Will you be pushed into Inheritance Tax (IHT) charges?

Recent studies show that one in 65 adults in the UK is now a millionaire. With this rise in people’s fortunes, together with the freeze on the current Nil Rate Band this means that potentially more and more people will be pushed into Inheritance Tax (IHT) charges.

The current threshold for the Nil Rate Band is £325,000 and this has been frozen until 2021. This means that people who have wealth in excess of this amount will find their loved ones suffering IHT at 40% on the excess over this amount in the unfortunate event of their death.

The good news is the introduction of the Residence Nil Rate Band (RNRB) which is being phased in from April 2017. This may help to take some of these ‘new millionaires’ out of the realms of IHT charges. Let us consider the impact that this could have.

To recap, prior to the introduction of this new RNRB, there were two types of Nil Rate Band (NRB):

  • The ‘ordinary’ NRB, currently £325,000 per person which is available to offset against lifetime gifts and death estates
  • The ‘transferable’ NRB – that amount of NRB left unused on first death which can be passed to a surviving spouse/civil partner

A married couple/civil partnership would therefore only have to pay IHT on death if the value of their combined estates exceeded £650,000. The new RNRB would effectively increase this amount to £1m. Here’s how it works:

From April 2017 the new RNRB will be phased in giving each person an additional £100,000. This will increase over a four year period so that by 2020/21 each individual will have an additional £175,000 to add to the existing £325,000 NRB giving a total relief of £500,000 each.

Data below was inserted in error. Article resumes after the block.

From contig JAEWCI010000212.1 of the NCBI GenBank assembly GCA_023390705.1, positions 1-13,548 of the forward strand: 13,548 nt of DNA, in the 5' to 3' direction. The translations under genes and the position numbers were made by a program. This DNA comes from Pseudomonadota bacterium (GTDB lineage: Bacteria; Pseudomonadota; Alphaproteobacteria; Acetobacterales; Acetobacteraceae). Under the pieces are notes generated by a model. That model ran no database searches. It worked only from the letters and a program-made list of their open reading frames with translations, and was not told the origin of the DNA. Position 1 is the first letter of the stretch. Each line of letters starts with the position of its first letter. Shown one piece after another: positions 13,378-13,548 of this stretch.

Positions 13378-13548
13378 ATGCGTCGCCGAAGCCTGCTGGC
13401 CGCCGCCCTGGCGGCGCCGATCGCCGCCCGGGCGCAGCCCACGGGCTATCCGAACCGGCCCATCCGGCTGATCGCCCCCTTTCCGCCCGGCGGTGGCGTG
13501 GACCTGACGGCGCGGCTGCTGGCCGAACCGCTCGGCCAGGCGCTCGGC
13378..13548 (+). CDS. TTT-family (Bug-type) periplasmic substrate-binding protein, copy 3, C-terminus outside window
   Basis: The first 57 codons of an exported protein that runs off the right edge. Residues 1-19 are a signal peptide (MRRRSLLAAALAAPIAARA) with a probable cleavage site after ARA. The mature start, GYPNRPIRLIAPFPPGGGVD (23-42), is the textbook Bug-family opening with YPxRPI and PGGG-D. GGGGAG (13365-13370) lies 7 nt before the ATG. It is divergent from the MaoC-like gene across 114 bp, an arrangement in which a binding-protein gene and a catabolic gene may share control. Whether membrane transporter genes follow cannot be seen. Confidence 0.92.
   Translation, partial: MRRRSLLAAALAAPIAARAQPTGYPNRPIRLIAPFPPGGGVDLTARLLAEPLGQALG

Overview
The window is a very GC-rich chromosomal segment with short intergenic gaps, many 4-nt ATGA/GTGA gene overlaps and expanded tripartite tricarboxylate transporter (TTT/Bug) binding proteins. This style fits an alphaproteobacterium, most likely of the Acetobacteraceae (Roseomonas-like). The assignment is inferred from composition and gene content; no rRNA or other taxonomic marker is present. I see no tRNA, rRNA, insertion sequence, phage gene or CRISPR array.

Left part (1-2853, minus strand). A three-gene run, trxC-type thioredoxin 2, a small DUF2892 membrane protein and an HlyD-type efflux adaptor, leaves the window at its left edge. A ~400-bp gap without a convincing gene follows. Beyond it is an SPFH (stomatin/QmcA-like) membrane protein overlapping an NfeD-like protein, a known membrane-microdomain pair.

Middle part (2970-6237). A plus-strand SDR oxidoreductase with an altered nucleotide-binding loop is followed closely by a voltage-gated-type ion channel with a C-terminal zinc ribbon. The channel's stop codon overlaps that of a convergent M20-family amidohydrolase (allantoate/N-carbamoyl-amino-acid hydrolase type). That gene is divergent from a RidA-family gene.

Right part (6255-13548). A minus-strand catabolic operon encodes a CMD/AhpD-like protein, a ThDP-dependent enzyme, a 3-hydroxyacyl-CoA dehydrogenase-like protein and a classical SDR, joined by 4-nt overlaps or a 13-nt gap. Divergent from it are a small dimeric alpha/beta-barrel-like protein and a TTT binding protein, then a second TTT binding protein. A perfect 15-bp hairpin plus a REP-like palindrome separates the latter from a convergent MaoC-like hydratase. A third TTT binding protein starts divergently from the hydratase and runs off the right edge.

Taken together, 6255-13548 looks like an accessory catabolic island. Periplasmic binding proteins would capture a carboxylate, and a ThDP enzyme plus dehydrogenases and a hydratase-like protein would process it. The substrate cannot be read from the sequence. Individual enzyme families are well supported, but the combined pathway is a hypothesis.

In order to qualify for the RNRB a number of conditions must be met including:

  • The estate must include a ‘qualifying’ residential property (a property that the deceased has lived in some point during ownership but you do not have to be residing in the property at the time of death to qualify)
  • The property must pass to a direct lineal descendant – a child, grandchild or remoter issue including step, adopted or fostered children
  • The overall value of the estate cannot exceed £2m or the relief is abated by £1 for every £2 over this limit. The £2m is calculated by reference to assets less liabilities but does not include valuable reliefs such as Agricultural Property Relief or Business Property Relief.

The RNBR can be transferred to a surviving spouse/civil partner to the extent that it has not been utilised on first death (it is even possible to do this where first death was pre April 2017).

The new RNRB could therefore prove to be a very useful additional relief saving couples up to £140,000 in tax. There are also a number of planning opportunities for people with more than one residential property or where the estate exceeds the £2m threshold.

For more detailed information, or to find out how best to arrange your affairs to maximise the relief please get in touch with one of our Tax Consultants who would be more than happy to help you.

If you like this article and would like our FREE updates sent straight to your inbox then subscribe to our monthly newsletter


Get in touch

To find out more about how we can help you or your business, call us on 0808 144 5575 and speak to a member of our team. Alternatively use our contact form to send us a message or arrange a callback.

CALL 0808 144 5575


Contact Us